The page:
Barbara P
Barbara P

Writing a Research Paper Conclusion - Step-by-Step Guide

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Published on: Jan 10, 2024

Last updated on: Jan 15, 2024

How To Write A Conclusion For A Research Paper

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Finishing a research paper feels great, but getting to the end—especially the conclusion—can be a bit tricky. 

People often wonder, "How do I wrap up my findings nicely?" or "What tone should I use in the conclusion?" 

If you're dealing with these questions, you're not alone! Many researchers find writing a good conclusion a bit challenging since it's a crucial part that is meant to leave a strong impression on your readers.

No need to worry! 

In this guide, we'll show you how to write a conclusion that not only ties up your research paper neatly but also leaves a strong impression. We'll cover everything from summarizing effectively to creating the right feeling. 

So, let’s get started. 

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What is a Research Paper Conclusion?

A research paper conclusion is like the final chapter of your paper. It's where you bring everything together and leave a lasting impression on your readers. 

In simple terms, it's the last part where you sum up what you found during your research and explain why it matters. 

The conclusion isn't just a summary; it's a chance to make your research memorable and show its importance.

Types of Research Paper Conclusions

When it comes to writing the conclusion of your research paper, there isn't a one-size-fits-all approach. Different types of research papers call for different types of conclusions. Here are some common types:

  • Summarizing Conclusion

This type recaps the key points and findings of your research. It's like giving your readers a quick overview of what you discovered without introducing new information. Summarizing conclusions works well for straightforward research papers.

  • Reflective Conclusion

A reflective conclusion allows you to share your personal thoughts on the research process, challenges faced, and lessons learned. It adds a human touch to your paper, giving readers insight into your journey as a researcher.

  • Open-ended Conclusion

Some research papers benefit from an open-ended conclusion that leaves room for further exploration. This type invites readers to think critically, ask questions, or even conduct additional research on the same topic.

How to Write a Research Paper Conclusion: 7 Steps

Writing an effective conclusion for your research paper involves more than just summarizing your findings. Follow these six essential steps to ensure your conclusion leaves a lasting impact:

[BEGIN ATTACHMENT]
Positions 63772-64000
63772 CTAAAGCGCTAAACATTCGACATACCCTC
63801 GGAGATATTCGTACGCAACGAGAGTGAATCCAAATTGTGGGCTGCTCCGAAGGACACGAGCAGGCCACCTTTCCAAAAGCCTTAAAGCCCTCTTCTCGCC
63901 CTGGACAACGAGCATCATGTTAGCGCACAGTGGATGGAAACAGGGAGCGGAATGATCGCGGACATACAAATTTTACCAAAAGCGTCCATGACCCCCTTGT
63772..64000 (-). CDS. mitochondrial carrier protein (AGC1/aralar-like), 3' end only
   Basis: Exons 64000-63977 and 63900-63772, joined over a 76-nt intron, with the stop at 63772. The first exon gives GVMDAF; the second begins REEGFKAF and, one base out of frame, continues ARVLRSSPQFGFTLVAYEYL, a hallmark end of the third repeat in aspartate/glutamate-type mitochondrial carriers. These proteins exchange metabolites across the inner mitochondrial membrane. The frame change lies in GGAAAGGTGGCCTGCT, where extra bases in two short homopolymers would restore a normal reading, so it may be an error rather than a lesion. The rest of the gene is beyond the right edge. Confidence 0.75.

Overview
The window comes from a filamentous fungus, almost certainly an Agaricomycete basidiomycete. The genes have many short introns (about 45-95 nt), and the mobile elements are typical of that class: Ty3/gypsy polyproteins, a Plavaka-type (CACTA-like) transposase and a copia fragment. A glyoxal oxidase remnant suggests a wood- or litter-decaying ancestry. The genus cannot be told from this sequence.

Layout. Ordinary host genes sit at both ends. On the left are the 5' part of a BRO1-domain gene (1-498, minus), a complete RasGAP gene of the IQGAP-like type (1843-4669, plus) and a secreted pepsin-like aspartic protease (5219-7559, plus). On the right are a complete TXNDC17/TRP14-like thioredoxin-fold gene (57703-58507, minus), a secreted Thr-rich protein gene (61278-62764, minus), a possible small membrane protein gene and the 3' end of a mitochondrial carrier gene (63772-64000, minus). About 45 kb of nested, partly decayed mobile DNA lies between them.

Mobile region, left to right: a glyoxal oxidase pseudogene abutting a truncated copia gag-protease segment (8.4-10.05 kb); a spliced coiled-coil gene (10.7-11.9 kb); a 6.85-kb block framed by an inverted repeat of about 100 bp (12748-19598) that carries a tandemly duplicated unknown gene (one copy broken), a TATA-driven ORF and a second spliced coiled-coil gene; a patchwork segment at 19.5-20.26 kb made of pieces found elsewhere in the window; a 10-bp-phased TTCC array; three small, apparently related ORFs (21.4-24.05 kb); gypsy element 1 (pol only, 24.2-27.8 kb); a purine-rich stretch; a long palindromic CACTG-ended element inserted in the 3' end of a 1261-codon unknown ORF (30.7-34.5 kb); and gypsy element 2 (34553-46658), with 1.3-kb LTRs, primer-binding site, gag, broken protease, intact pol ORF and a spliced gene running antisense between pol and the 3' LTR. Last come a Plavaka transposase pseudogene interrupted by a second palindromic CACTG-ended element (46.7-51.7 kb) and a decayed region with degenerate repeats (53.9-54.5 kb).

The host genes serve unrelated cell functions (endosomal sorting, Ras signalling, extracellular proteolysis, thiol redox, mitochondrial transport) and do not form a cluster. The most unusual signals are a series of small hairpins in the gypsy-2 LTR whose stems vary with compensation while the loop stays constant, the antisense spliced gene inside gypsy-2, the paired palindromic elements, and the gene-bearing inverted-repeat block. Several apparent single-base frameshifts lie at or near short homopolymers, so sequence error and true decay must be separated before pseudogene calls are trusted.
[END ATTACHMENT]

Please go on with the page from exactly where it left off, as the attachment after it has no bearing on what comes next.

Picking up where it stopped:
Step 1: Restate the Research Problem

Start wrapping up your paper by going back to the main research question or issue you were investigating. 

Remind your readers about what you were trying to find out or understand. This gives your conclusion a clear connection to the original goal of your research, helping readers see the bigger picture.

Example!

Original Research Problem: 

"What impact does regular exercise have on the academic performance of high school students?"

Now, in the conclusion, when you restate the research problem, it might look something like this:

Restated Research Problem:

"Returning to our initial question—how does regular exercise influence the academic performance of high school students?—we can now reflect on the findings and draw conclusions based on the data presented in this study."

Step 2: Revisit Your Thesis Statement

Go back to the main idea or argument you had in your paper—this is called your thesis statement. Double-check that your conclusion matches and supports what you wanted to prove or talk about in the beginning. 

This step is important because it keeps your conclusion connected to the main point of your research, making everything fit together nicely.

Example!

If your original thesis statement was:

"Regular exercise positively impacts the academic performance of high school students."

In the conclusion, you might revisit your thesis like this:

"Returning to our starting point, we asserted that regular exercise has a positive impact on the academic performance of high school students. As we conclude our study, the evidence presented reinforces this initial claim, highlighting the significant role that physical activity plays in enhancing students' educational outcomes."

Step 3: Summarize Key Points

Give a short and clear recap of the most important things you found in your research. Keep it simple and stick to what you've already talked about—don't bring in new details now.